Speaking of washing, this goes through the machine just fine although you can't sling it in the tumble dryer afterwards.

The NBL Light is available in various colours and in short-sleeved versions too at £45.


Lightweight merino base layer for off-season warmth; useful for days when you're on and off the bike too.

If you're thinking of buying this product using a cashback deal why not use the Top Cashback page and get some top cashback while helping to support your favourite independent cycling website test report

Make and model: Howies NBL Light L/S Merino Base Layer

Size tested: Ebony - L

Tell us what the product is for, and who it's aimed at. What do the manufacturers say about it? How does that compare to your own feelings about it?

Howies say, "Slim fit long sleeved, crew neck base layer. Flatlocked seams and shaped armhole for extra comfort.

150g Zque Merino wool

Made in Fiji | Wash 40°"

Tell us some more about the technical aspects of the product?

It's 100% merino wool. Merino is naturally high-wicking and odour resistant. It's also suitable for a range of different temperatures.

Rate the product for quality of construction:

Flat-stitched throughout with raglan shoulders and well-shaped side panels making for a good fit.

Rate the product for performance:

Great merino performance. I'd rather have a higher neck for winter use.

Rate the product for durability:

Worn under other layers, it should last an age. There are no chemical treatments to wash out over time.

Rate the product for comfort, if applicable:
Rate the product for value:

Merino isn't cheap and Zque merino is more costly again. Endura's Baa Baa 100% merino long-sleeve base layer is £39.99, dhb's list price is £32.99. Rapha's long-sleeve merino base layer is £60. None of those are Zque merino.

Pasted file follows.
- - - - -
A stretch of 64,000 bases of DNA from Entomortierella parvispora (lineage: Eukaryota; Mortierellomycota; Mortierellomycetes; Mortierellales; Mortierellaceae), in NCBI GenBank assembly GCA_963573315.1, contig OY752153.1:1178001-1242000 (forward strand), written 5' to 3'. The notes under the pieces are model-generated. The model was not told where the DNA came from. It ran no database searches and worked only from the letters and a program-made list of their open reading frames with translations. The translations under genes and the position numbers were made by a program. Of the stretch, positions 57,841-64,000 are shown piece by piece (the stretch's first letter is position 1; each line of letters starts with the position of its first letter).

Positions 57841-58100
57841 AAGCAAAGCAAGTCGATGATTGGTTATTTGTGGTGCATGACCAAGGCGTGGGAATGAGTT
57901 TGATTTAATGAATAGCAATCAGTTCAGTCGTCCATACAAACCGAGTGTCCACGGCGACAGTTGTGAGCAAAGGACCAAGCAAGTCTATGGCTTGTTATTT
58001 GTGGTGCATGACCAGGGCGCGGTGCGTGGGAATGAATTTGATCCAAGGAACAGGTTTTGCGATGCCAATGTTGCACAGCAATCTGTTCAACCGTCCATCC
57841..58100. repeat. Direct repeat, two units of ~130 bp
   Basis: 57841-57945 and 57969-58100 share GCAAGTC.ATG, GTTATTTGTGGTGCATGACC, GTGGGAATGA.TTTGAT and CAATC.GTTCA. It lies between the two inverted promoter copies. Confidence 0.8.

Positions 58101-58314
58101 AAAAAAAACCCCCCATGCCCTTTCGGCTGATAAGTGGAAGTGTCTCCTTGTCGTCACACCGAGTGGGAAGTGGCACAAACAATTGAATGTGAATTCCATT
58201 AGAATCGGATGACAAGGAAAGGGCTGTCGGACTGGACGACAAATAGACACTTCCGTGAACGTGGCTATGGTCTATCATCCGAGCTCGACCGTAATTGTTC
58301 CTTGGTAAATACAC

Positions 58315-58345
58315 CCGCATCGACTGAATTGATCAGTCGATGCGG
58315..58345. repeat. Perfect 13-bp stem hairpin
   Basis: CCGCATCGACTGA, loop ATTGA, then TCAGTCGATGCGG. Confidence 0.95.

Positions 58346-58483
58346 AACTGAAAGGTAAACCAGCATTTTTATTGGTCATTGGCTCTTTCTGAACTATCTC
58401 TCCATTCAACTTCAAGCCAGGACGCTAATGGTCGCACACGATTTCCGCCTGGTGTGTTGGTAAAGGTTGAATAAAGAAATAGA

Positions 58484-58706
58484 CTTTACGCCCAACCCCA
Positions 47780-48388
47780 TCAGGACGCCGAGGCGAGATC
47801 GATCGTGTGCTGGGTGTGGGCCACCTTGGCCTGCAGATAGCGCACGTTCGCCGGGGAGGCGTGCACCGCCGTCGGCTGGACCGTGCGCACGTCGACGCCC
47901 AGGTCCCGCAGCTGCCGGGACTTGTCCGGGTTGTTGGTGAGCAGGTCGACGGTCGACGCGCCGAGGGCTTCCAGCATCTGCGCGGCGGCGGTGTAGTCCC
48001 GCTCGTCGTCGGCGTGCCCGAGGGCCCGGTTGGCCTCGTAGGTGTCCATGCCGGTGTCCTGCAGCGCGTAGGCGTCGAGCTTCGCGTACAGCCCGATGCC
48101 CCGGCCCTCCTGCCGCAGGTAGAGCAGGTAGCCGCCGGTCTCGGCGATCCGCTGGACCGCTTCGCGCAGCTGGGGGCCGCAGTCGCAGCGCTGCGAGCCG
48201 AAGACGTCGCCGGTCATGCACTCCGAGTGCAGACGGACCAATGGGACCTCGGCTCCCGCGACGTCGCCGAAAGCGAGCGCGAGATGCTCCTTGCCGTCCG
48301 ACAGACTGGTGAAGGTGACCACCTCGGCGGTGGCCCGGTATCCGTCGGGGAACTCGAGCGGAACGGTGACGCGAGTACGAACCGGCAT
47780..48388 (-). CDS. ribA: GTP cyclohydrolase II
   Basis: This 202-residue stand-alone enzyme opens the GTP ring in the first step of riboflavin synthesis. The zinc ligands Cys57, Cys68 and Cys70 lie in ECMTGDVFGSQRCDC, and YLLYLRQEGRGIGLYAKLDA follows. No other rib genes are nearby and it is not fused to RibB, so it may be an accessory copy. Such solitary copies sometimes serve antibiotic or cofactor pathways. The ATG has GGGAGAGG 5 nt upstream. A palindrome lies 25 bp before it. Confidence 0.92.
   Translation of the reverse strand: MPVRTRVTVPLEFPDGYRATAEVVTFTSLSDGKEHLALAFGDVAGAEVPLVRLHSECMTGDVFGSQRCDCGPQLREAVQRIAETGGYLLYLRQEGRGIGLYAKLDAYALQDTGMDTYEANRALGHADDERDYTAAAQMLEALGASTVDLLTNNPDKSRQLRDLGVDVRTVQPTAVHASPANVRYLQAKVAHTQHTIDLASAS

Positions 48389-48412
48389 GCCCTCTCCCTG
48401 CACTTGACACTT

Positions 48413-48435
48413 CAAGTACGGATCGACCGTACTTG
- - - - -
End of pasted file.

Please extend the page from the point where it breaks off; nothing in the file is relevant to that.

Tell us how the product performed overall when used for its designed purpose

Very well. Warm and high-wicking.

Tell us what you particularly liked about the product

The warmth and the comfort

Tell us what you particularly disliked about the product

I'd rather have had a higher collar for keeping cold air off the neck.

Did you enjoy using the product? Yes

Would you consider buying the product? Yes

Would you recommend the product to a friend? Yes

Overall rating: 8/10

About the tester

Age: 40  Height: 190cm  Weight: 74kg

I usually ride:   My best bike is:

I've been riding for: Over 20 years  I ride: Most days  I would class myself as: Expert

I regularly do the following types of riding: time trialling, commuting, sportives, general fitness riding,


Mat has been in cycling media since 1996, on titles including BikeRadar, Total Bike, Total Mountain Bike, What Mountain Bike and Mountain Biking UK, and he has been editor of 220 Triathlon and Cycling Plus. Mat has been technical editor for over a decade, testing bikes, fettling the latest kit, and trying out the most up-to-the-minute clothing. We send him off around the world to get all the news from launches and shows too. He has won his category in Ironman UK 70.3 and finished on the podium in both marathons he has run. Mat is a Cambridge graduate who did a post-grad in magazine journalism, and he is a winner of the Cycling Media Award for Specialist Online Writer. Now over 50, he's riding road and gravel bikes most days for fun and fitness rather than training for competitions.

Latest Comments